Understand Your Ideal Customer Using Customer Avatar Worksheet

There is nothing more important than knowing your customer. In this article, you’ll create your own Customer Avatar Worksheet: a 1-page document that has everything you need to truly understand who your ideal customers are. You’ll learn what a customer avatar is and the steps to create it so you can finally get clear on who you’re selling to and craft a tailored message for your audience.

Understand Your Ideal Customer Using Customer Avatar Worksheet
Understand Your Ideal Customer Using Customer Avatar Worksheet

What You’ll Learn:

  • Develop your own Customer Avatar Sheet so you can finally get clear on who you’re selling to and craft a tailored message for your audience

Table of contents

Understand the Purpose & Role of a Customer Avatar
Understand the Objective
Defining a Customer Avatar
Download The Customer Avatar Canvas
Customer Avatar Part 1: Define Your Avatar
The Customer Avatar – An Overview
Name Your Customer Avatar
Fill In Their Demographics/Interests
Know Their Frustrations & Fears
Understand Their Wants & Aspirations
Identify Their Key Purchase Drivers
Tips To Find More Details About Your Customer Avatar
Customer Avatar Part 2: Before and After States
Introduction To Before & After States
Define Their “Before” State
Determine Their “After” State
Build Multiple Customer Avatars

Understand the Purpose & Role of a Customer Avatar

Understand the Objective

It’s a huge mistake.

And yet, we see it happen all the time.

You get so focused on WHAT you’re selling that you forget to think about WHO you’re selling to.

You could have the greatest product on earth, but if you’re trying to sell it to the wrong person—you’re never going to hit your sales numbers.

That’s why understanding your customer avatar (AKA buyer persona) is so important.

Before you can sell anything effectively, you need to understand…

  • Who your ideal customer is
  • What their key purchaser drivers are
  • What their challenges and wants are
  • How your product/service transforms their lives for the better

And filling out the Customer Avatar Canvas will help you do all that.

Defining a Customer Avatar

Every business has multiple “customer avatars,” or segments within its audience. You may have also heard the term “buyer persona” or “target audience.” But throughout this training, and at DigitalMarketer as a whole, we call it the customer avatar.

Just as your business has multiple customer avatars, every product that your business sells also has different customer avatars. That’s because different products appeal to different customer avatars.

Each customer avatar has different motivations, goals, and objections for why buy (or don’t), so it’s important that you frame you’re messaging around each avatar’s unique needs.

That’s where your Customer Avatar Canvas comes in. With this 1-page worksheet, you’ll be able to create ads that speak directly to your best customers, so you can create a more customized campaign that resonates with your audience and drives conversions.

How Many Customer Avatars Should You Create?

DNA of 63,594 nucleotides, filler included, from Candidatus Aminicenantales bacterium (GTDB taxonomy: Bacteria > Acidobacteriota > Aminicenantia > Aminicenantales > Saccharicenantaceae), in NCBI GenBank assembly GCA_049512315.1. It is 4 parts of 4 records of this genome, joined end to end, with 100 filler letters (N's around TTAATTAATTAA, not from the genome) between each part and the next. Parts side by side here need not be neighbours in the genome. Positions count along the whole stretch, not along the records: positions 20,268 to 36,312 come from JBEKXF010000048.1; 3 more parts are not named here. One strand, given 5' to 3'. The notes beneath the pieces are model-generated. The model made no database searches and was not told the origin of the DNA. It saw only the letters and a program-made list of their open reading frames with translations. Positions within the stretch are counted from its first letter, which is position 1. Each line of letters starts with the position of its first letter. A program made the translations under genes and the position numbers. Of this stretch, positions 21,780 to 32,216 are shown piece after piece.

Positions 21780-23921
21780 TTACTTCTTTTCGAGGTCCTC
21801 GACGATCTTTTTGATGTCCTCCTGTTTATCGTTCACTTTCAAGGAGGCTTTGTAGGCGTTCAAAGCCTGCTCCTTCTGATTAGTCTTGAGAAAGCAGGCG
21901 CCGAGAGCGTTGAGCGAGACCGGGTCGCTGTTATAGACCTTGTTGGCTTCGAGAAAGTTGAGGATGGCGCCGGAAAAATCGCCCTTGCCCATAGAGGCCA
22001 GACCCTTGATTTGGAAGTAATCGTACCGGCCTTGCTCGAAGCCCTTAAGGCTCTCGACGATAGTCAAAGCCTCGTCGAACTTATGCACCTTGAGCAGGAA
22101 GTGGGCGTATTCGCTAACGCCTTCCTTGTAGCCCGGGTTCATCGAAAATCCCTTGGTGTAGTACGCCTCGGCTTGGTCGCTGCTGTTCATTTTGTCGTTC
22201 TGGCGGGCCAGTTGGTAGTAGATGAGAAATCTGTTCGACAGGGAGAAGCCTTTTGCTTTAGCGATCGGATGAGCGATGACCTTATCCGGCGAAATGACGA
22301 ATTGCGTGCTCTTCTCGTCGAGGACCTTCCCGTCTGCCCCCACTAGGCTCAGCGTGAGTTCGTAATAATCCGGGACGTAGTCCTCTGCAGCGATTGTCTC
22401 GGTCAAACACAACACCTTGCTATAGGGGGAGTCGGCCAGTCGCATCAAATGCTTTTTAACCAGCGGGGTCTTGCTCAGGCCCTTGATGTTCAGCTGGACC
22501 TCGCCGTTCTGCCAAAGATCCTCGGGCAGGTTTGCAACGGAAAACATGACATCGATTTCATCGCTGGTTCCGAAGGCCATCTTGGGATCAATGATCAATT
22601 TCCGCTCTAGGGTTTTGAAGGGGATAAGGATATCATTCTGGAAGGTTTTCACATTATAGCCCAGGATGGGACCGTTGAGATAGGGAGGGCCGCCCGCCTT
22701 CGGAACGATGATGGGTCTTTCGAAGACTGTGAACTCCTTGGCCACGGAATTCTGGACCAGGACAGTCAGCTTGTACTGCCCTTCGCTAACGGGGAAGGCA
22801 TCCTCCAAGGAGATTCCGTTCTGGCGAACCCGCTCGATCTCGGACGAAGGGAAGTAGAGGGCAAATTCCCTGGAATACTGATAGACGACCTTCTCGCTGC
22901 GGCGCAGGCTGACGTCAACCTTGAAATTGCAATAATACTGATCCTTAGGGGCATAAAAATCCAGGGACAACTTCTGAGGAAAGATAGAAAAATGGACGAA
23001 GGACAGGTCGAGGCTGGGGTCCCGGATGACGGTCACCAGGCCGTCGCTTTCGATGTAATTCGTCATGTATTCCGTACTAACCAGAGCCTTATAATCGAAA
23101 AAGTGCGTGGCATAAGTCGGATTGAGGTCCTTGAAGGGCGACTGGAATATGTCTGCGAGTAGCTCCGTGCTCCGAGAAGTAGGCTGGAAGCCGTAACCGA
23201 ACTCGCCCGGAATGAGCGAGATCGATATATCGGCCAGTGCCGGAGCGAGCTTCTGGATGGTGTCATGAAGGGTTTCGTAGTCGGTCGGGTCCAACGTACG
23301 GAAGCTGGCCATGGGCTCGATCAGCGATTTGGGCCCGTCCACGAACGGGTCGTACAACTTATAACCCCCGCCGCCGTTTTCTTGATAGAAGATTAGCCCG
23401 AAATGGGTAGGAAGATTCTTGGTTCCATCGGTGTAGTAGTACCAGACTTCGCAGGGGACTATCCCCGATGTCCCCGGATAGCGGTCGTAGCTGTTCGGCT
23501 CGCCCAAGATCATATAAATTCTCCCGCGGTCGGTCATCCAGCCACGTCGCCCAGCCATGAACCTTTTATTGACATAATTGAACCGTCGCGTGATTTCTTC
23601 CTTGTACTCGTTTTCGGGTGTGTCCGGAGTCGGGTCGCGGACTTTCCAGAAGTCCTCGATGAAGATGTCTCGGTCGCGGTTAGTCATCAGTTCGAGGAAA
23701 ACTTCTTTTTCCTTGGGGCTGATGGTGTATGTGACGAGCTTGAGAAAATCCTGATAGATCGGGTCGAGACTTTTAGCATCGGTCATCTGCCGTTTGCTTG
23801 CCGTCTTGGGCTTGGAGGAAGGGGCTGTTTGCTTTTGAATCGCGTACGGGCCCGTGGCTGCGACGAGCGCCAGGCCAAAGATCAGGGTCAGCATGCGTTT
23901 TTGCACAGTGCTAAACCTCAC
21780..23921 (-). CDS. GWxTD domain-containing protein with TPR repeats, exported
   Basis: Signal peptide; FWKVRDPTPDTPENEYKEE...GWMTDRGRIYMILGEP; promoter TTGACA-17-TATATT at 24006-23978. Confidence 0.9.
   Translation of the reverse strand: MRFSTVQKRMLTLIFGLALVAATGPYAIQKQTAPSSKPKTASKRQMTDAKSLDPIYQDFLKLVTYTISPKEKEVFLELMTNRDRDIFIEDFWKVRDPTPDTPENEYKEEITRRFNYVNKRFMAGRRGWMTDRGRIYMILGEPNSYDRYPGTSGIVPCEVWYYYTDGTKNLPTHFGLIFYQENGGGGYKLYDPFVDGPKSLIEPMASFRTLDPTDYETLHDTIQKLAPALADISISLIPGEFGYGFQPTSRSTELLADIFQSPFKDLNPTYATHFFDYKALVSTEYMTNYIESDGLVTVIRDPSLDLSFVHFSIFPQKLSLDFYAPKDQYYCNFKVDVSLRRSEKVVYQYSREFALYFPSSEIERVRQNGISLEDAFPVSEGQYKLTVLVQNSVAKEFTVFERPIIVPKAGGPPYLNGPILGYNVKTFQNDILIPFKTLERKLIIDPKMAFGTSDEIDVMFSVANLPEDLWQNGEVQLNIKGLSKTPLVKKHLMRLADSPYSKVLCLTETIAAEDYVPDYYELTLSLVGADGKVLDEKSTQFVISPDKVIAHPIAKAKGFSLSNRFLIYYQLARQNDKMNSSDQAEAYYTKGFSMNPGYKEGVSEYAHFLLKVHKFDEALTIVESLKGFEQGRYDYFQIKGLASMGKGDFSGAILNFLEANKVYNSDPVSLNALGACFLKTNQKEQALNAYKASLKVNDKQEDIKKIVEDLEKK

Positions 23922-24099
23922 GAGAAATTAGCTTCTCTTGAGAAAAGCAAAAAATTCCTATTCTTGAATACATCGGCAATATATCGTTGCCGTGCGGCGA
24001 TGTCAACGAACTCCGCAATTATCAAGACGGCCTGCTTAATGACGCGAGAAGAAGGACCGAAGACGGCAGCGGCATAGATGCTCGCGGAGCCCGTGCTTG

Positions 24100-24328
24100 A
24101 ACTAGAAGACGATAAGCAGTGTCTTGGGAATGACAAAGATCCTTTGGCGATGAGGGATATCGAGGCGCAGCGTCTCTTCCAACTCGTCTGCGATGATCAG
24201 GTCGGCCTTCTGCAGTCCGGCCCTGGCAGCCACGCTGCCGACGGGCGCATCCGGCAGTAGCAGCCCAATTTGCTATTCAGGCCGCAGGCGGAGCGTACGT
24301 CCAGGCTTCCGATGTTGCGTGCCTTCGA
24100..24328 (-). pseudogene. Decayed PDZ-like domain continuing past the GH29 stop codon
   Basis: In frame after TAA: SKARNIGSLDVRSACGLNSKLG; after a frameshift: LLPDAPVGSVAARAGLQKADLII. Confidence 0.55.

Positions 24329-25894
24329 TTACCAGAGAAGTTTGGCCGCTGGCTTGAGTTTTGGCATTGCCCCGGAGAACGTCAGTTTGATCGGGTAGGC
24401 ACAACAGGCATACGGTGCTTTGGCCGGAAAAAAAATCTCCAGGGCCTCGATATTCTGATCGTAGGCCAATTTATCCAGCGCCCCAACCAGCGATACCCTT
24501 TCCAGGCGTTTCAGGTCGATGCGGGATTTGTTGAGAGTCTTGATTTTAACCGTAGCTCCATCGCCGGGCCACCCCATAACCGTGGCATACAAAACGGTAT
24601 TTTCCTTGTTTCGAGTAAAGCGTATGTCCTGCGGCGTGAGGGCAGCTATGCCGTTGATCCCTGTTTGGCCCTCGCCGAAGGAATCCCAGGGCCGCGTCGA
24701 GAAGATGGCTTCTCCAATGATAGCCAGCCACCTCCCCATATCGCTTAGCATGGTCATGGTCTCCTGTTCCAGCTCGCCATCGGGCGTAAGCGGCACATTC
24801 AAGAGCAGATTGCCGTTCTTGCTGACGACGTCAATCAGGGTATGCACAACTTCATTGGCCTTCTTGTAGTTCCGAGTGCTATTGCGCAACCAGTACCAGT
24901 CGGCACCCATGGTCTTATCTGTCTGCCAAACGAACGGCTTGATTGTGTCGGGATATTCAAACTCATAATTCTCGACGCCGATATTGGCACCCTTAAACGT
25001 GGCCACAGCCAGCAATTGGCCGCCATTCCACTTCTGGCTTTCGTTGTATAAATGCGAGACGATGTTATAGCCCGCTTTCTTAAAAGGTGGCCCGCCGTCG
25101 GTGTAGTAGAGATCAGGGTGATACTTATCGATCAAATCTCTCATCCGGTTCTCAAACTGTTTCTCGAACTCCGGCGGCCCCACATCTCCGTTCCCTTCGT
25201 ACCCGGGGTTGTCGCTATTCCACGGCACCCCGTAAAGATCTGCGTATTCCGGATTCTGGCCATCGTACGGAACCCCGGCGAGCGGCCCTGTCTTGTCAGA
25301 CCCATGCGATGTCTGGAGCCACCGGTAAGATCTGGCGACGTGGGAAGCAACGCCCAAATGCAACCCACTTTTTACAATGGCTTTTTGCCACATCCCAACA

In this training, we’ll ask you to choose just one customer type or segment for either your business as a whole or one of your products.

But be aware, you most likely have more than one customer avatar.

Ideally, you should create anywhere from 1–3 customer avatars for your entire business and 1–3 for each product you sell.

Before we dive into filling out the canvas, we want to make sure you understand why customer avatars are so important.

The Swiss Army Knife of Marketing

Digital marketing is composed of a lot of different disciplines.

There’s content marketing, email marketing, paid traffic, product creation, social media, copywriting, analytics… the list goes on.

Each of those disciplines has its own unique set of skills to master.

But knowing how to identify your customer avatar is one of the few skills that apply to every marketing discipline. That’s what makes it the Swiss Army knife—you can use it in every single marketing discipline.

For example:

  • Content Marketing: Knowing your avatar helps you decide what blog posts, videos, podcasts, Lead Magnets, etc. you should create to attract more leads and customers
  • Paid Traffic: Knowing your avatar helps you discover which ad platforms you should buy traffic from—and what targeting options you should use
  • Product Creation: Knowing your avatar will help you create a product that your customer needs
  • Copywriting: Knowing your avatar helps you describe your offers in a way that speaks to your avatar’s problems, making them want to buy from you
  • Email Marketing: Knowing your avatar helps you get more open rates and better conversion rates on your emails… and can even be used to segment-specific email marketing campaigns to different avatars

Any part of the marketing and sales process that interacts with the customer (which is pretty much everything) will improve when you get clear on your customer avatar.

When you get clear on the characteristics of the person who is going to buy, it’s a lot easier to find and present them with the right message that moves them to action.

Download The Customer Avatar Canvas

If you haven’t already, download the Customer Avatar Canvas (found in the Resources section) to create your own customer avatar profile.

Use it to think through any new avatars that you are trying to nail down and clarify.

Customer Avatar Canvas
Customer Avatar Canvas